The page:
The problem involves taking an integer, breaking it down into its individual digits, performing arithmetic operations on those digits, and potentially repeating the process. It’s an iterative problem where you continue to repeat a process until you’ve reached a desired result.
Clarification Questions
What are the clarification questions we can ask about this problem?
Identifying Problem Isomorphism
Can you help me with finding the isomorphism for this problem?
Which problem does this problem map to the corresponding isomorphic problem on Leetcode ?
Language Agnostic Coding Drills
Basic Arithmetic Operations: Understanding how basic arithmetic operations work, particularly addition and division, is crucial for this problem.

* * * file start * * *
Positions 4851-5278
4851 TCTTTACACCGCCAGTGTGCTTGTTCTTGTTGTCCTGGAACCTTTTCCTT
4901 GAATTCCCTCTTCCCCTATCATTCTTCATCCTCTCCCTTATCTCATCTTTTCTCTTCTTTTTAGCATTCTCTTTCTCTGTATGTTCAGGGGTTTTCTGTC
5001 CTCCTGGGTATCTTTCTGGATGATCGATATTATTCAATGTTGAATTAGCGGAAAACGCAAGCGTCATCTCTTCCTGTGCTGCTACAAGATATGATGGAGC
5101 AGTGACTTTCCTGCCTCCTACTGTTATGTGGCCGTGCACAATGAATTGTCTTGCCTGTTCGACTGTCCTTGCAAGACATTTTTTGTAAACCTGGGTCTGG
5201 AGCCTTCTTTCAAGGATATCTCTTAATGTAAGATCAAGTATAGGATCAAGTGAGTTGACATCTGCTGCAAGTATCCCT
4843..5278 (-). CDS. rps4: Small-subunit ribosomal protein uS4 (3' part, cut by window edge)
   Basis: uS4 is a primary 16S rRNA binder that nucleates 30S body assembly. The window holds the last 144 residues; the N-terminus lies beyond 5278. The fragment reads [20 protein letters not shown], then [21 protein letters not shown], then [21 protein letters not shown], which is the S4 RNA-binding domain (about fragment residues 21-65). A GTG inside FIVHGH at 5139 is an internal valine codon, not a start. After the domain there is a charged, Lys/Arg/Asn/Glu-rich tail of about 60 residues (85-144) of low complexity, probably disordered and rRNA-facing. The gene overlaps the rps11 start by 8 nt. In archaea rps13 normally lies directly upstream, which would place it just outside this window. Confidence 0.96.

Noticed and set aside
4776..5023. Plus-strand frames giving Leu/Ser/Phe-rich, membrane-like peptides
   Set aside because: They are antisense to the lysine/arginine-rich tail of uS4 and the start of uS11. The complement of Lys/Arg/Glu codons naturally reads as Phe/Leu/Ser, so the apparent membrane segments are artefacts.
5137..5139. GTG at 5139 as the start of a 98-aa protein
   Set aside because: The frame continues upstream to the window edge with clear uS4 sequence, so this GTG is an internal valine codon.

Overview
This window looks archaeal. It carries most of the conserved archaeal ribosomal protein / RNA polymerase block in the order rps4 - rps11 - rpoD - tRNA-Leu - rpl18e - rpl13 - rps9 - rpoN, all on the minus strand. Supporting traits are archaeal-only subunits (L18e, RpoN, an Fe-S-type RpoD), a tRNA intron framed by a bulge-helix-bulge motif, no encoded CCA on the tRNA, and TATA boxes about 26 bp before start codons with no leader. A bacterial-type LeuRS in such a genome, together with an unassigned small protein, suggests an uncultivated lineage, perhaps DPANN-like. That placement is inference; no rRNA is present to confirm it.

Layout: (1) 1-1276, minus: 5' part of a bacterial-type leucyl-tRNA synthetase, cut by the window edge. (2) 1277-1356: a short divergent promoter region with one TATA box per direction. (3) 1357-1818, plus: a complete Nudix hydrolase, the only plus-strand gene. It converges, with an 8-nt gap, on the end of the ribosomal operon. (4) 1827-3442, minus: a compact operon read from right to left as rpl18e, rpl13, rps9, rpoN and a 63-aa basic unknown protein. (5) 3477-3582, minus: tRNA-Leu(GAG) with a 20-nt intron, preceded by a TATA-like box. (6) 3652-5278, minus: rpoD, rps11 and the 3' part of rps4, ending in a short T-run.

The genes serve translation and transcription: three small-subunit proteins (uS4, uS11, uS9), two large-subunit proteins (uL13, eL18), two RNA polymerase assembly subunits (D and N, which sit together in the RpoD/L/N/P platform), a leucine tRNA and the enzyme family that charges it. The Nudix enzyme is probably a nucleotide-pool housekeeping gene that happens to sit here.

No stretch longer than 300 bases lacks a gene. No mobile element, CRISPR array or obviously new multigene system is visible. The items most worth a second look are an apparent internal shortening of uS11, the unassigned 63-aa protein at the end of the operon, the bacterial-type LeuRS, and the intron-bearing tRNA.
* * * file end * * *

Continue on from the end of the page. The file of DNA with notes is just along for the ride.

Modulo Operation: This operation returns the remainder of the division of the number by the divisor. In most languages, this operation is represented by the ‘%’ symbol.
Integer Division/Floor Division: This is the division operation, but the result is rounded down to the nearest integer value. It’s commonly represented by the ‘//’ symbol. This is essential for extracting individual digits from an integer.
Understanding Loops: A fundamental understanding of loops (while and for) is required as they are heavily used in this problem. A while loop is used to iterate until a certain condition is met. Here it is used twice, once to ensure we continue the process until we get a singledigit number and once to iterate through the digits of the number.
Control Flow: Ifelse and while loop constructs are used to direct the control flow of the program.